5. Mac1958
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    Mac1958 Platinum Member

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    .

    Yep, fiscally we've passed the tipping point. It's going to manifest in a generally lower standard of living across the board. The question now is how far the decline will be. People don't see what a $16T debt does to our economy, and far worse, they don't understand the damage higher interest rates are going to cause.

    If it means going from a 60" big screen and two nice cars to a 42" big screen and two medium-nice cars, that's one thing, hopefully that will be the extent. We'll see!

    There's one thing on which we can be certain: The deck hands will be pointing the finger at each other as the boat sinks.

    .
     
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    Last edited: Nov 9, 2012
  6. SniperFire
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    SniperFire Senior Member

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    He will be sending legislation to fix it to the Senate in short order.


    But Obama has already promised to veto it, assuming Reid would even permit the Senate to debate it.
     
  7. G.T.
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    G.T. Diamond Member

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    I disagree. I don't see any signs that the Debt matters, and my evidence is that it hasn't been lowered in over 60 years. Someone tell me what it looks like when the bond holders (which happen to be, mostly the Fed (China's ownership of our debt is grossly overstated, *we* own most of our own debt) come looking to be paid up...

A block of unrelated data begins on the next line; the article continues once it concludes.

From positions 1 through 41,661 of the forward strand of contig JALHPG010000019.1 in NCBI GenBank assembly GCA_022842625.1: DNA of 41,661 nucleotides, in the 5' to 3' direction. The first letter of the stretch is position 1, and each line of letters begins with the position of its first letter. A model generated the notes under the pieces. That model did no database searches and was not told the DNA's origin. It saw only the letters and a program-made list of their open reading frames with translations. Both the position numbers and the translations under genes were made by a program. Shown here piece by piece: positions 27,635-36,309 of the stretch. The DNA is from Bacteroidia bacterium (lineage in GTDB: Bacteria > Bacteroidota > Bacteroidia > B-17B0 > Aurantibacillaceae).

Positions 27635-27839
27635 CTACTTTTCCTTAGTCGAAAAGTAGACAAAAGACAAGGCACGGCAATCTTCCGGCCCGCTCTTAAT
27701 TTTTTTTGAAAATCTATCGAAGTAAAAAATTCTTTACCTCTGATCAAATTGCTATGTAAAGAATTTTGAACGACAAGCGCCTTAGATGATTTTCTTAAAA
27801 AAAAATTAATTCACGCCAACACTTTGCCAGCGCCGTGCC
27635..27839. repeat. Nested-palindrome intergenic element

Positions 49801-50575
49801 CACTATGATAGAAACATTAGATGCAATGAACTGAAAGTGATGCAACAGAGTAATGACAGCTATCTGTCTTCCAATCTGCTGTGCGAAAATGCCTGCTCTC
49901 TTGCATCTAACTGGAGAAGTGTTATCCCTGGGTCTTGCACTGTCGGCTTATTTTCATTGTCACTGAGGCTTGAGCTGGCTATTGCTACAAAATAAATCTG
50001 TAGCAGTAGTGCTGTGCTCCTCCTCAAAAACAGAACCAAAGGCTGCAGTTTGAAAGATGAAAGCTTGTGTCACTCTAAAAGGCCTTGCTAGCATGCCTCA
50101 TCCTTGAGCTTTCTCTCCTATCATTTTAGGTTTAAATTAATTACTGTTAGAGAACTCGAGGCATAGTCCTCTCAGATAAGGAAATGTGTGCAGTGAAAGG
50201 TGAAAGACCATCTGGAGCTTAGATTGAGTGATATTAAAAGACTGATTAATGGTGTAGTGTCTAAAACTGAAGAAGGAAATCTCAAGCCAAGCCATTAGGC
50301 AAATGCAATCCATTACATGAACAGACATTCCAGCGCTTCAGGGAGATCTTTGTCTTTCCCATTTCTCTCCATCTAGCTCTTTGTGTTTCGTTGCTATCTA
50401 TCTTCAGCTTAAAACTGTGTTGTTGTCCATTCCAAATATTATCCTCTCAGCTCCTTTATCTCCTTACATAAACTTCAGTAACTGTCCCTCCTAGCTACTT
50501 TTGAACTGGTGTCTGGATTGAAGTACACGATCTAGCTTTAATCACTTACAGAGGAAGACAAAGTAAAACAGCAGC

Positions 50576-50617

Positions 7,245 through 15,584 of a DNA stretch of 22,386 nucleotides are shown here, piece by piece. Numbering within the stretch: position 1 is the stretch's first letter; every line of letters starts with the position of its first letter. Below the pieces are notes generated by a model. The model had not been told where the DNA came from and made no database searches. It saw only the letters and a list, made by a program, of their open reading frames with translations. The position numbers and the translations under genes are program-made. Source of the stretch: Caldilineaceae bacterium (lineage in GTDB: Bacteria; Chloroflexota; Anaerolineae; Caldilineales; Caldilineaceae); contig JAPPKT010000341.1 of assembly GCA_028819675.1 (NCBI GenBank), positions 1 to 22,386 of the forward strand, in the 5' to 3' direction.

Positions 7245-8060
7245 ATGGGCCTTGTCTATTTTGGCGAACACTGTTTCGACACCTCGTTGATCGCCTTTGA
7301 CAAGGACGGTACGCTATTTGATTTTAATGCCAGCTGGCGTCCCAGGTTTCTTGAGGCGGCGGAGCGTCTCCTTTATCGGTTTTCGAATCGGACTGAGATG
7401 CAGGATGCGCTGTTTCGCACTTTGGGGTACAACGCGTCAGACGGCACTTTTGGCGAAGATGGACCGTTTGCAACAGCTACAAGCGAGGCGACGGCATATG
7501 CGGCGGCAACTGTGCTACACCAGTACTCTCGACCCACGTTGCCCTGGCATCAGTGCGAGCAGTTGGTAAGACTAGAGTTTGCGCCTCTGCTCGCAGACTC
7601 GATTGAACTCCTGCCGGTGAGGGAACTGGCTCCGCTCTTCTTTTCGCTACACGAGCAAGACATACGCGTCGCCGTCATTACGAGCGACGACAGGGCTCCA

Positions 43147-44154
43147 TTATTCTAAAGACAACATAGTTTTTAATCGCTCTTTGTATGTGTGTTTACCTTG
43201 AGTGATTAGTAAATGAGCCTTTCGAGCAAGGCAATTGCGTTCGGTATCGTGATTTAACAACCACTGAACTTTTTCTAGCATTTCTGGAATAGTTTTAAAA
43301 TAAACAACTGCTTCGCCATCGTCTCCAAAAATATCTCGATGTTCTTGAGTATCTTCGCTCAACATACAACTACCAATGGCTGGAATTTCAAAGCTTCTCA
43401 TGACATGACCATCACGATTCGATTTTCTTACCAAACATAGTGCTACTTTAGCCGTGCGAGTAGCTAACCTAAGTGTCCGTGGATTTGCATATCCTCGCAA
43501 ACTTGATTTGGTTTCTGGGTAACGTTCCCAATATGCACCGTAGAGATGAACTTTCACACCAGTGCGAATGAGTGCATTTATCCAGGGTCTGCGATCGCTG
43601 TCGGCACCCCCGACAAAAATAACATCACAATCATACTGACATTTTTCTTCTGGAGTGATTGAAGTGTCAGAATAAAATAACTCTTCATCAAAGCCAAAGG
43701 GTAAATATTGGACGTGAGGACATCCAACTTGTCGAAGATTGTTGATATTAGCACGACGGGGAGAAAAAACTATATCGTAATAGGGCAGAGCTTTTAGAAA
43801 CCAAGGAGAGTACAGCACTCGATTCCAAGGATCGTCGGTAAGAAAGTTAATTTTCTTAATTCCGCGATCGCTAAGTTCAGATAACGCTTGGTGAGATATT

Taxes are not historically high, yet all the right can seem to speak about is how taxes are crushing business. That is what it means to be living inside of a bubble. Corporate profits hit many all-time highs under Obama, the bad for business President, let's all sweep those facts under the rug.

    He cut 18 different taxes for small businesses. Let's sweep that under the carpet, also.

    Let's not talk about how the recession itself is the reason foodstamps and things have increased - let's blame "entitlement MINDED people," as if that's not GROSSLY overstated, also.

    Social Security needs reform, that doesn't mean we're done-for, it just means we need ideas. 51% of the Country is on "some sort of" assistance? Someone needs to break down what's inside of that 51%, because many of those inside of said 51% have PAID FOR what they're on, in BLOOD, or in DEDUCTIONS all of their working lives. Calling it entitlements when you worked all of your life like you were supposed to is a farce.